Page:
In his speech last night, the president seemed quite oblivious to what this debt-ceiling debate should really be about: Washington’s willingness to address the country’s long-term debt problem. Basically, while it is true that raising the debt ceiling soon will allow Treasury to continue to pay all of its bills (most of them stemming from past spending and commitments), it won’t address our inability to pay our future bills and avoid future default.
This is what the S&P and Moody warnings are about: Unless Congress manages to adopt a credible $4 trillion plan soon, putting this country on a sustainable path, they will downgrade us. These warnings aren’t just about raising the debt ceiling to pay our bills today. They are about the fact that our projected debt-to-GDP ratio is on its way to becoming unsustainable. This year, the debt held by the public is $9.7 trillion, which is roughly 69 percent of GDP. According to CBO, it will reach 200 percent in 2037, if the economy doesn’t collapse before then. These projections aren’t surprising considering that the president’s budget doubles the debt held by the public from $9 trillion today to $18 trillion in 2021.
While avoiding default today is important, it shouldn’t obscure the important thing, which is to put an end to this reliance on borrowing to pay for government spending. This is even more important considering that the debt/GDP metric actually underestimates the scale of our debt problem. Here is why:
1. Intragovernmental debt (roughly $4.6 trillion). That debt is money that the federal government owes to its various trust funds. In other words, it’s a liability to the government but an asset to the trust funds, so in accounting term it’s zeroed out. However, over time and gradually, the programs will redeem the IOUs in their respective trust funds as they need the money to fund benefits. As they redeem their IOUs, the intragovernmental debt decreases but the debt held by the public increases. Eventually, this $4.6 trillion will be converted into public debt.
2. Unaccounted liabilities. There exists a broad range of liabilities that are debt, yet are not captured in the debt/GDP ratio. To take one example, the Financial Statement of the United States values the government’s civil-service pension liabilities (that is, the contractual claims on government accumulated to date by civil servants) at $5.7 trillion. That amount is not captured by the debt/GDP ratio. A share of this $5.7 trillion will be paid for by IOUs included in the intragovernmental debt, which we know will be converted into public debt. In addition, the unfunded share of this liability will have to be paid for with more debt, which isn’t accounted for in the debt/GDP metric. The Financial Statement of the United States shows another $1.5 trillion of such liabilities, such as payments due to GSE.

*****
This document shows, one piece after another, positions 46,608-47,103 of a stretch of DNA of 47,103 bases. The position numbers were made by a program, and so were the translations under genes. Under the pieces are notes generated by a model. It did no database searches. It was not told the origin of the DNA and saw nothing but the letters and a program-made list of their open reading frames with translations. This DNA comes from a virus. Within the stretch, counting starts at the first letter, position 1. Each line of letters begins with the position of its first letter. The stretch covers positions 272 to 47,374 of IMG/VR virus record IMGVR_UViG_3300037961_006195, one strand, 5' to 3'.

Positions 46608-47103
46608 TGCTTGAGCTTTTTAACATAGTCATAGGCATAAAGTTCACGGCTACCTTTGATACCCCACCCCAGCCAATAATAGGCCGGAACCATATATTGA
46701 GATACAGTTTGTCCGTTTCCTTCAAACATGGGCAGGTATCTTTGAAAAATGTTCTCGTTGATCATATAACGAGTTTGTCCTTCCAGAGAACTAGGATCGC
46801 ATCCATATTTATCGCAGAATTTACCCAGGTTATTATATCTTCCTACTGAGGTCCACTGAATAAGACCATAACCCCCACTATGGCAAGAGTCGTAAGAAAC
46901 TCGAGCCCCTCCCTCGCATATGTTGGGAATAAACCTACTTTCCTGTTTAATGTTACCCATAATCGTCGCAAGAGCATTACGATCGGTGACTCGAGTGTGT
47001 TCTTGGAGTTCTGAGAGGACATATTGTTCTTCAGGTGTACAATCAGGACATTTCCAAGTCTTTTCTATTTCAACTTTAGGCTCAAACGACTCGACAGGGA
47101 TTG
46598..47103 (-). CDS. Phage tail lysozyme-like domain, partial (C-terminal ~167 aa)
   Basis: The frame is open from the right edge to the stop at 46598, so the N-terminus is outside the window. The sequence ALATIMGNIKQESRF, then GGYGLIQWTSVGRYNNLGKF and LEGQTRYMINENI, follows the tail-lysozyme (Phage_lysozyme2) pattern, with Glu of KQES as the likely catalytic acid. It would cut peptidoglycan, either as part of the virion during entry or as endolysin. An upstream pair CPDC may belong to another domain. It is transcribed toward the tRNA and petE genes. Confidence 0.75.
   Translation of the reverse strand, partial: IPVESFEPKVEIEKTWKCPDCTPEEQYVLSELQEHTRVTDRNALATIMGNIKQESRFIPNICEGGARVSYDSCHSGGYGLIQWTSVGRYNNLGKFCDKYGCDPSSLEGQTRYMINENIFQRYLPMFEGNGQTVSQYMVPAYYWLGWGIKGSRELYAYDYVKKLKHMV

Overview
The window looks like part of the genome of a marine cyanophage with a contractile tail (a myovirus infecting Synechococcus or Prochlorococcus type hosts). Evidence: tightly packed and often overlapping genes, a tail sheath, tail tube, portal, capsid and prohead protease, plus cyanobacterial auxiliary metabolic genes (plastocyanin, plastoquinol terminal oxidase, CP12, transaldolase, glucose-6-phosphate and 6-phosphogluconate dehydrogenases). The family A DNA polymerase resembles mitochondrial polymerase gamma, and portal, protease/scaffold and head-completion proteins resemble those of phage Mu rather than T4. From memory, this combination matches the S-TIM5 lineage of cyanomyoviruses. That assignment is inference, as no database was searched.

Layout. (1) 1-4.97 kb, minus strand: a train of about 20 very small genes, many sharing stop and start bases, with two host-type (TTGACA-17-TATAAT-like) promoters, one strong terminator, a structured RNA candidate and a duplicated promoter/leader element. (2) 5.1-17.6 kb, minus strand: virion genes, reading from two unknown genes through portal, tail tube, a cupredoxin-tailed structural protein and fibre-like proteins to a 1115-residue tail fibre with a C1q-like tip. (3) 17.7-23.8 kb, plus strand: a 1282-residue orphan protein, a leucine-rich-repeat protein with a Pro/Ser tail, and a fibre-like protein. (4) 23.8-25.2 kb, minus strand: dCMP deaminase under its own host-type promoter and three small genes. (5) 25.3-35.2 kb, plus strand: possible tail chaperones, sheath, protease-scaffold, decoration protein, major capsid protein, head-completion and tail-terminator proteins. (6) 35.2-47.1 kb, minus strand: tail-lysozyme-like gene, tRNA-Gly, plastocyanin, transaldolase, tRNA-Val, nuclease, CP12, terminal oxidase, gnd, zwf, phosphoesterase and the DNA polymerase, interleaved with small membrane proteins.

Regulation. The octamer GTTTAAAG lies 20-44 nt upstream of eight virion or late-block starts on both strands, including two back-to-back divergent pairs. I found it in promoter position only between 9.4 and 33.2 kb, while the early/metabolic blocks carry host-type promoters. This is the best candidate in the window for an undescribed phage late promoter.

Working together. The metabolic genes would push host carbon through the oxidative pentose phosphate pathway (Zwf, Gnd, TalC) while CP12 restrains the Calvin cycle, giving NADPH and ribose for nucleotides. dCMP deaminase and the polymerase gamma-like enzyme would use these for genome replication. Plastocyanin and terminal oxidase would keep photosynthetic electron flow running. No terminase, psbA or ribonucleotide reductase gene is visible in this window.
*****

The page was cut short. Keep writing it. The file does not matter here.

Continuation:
3. Unfunded liabilities. As you know, there is a (rosy) balance of $39 trillion in unfunded liabilities over 75 years for programs such as Social Security and Medicare.
While we can’t add all these numbers up because it would be the equivalent of comparing oranges to apples (some of these numbers represent the net present value of beneficiaries’ future claims on the government), it helps illustrate why the debt-to-GDP ratio underestimates how much present and future debt has been accumulated over the years. Hopefully, this also helps illustrate why the debt-ceiling debate going on right now shouldn’t just focus on Treasury’s ability to pay our bills today, like the president did last night, but must focus on our overall debt problem.
Looking at the debt ceiling this way tends to lend some support to a two-step approach to raising the debt ceiling: a large down payment along with a credible process to achieve the rest of the savings before the next election. However, the down payment needs to be large and not made up of savings that won’t actually happen, and it can only be a first step toward bigger and harder steps to reform the cause of our long-term problems: Social Security, Medicare, and Medicaid.
While the task may seem overwhelming because the size of the fiscal adjustment needed is very large (a roughly eight-point reduction in the debt-to-GDP ratio), the good news is that it can be done and it’s been done before. Here is the IMF on the issue:
However, fiscal adjustment on the requisite scale is historically not unprecedented. During the past three decades, there were 14 episodes in advanced economies and 26 in emerging economies when individual countries adjusted their structural primary balance by more than 7 percentage points of GDP. […]
The bottom line: judging from past experience, such a major adjustment will no doubt be difficult, but is possible.
The IMF report includes an interesting discussion about why there is no reason for a government to default and makes an important distinction between between primary-deficit problems and interest-rate problems.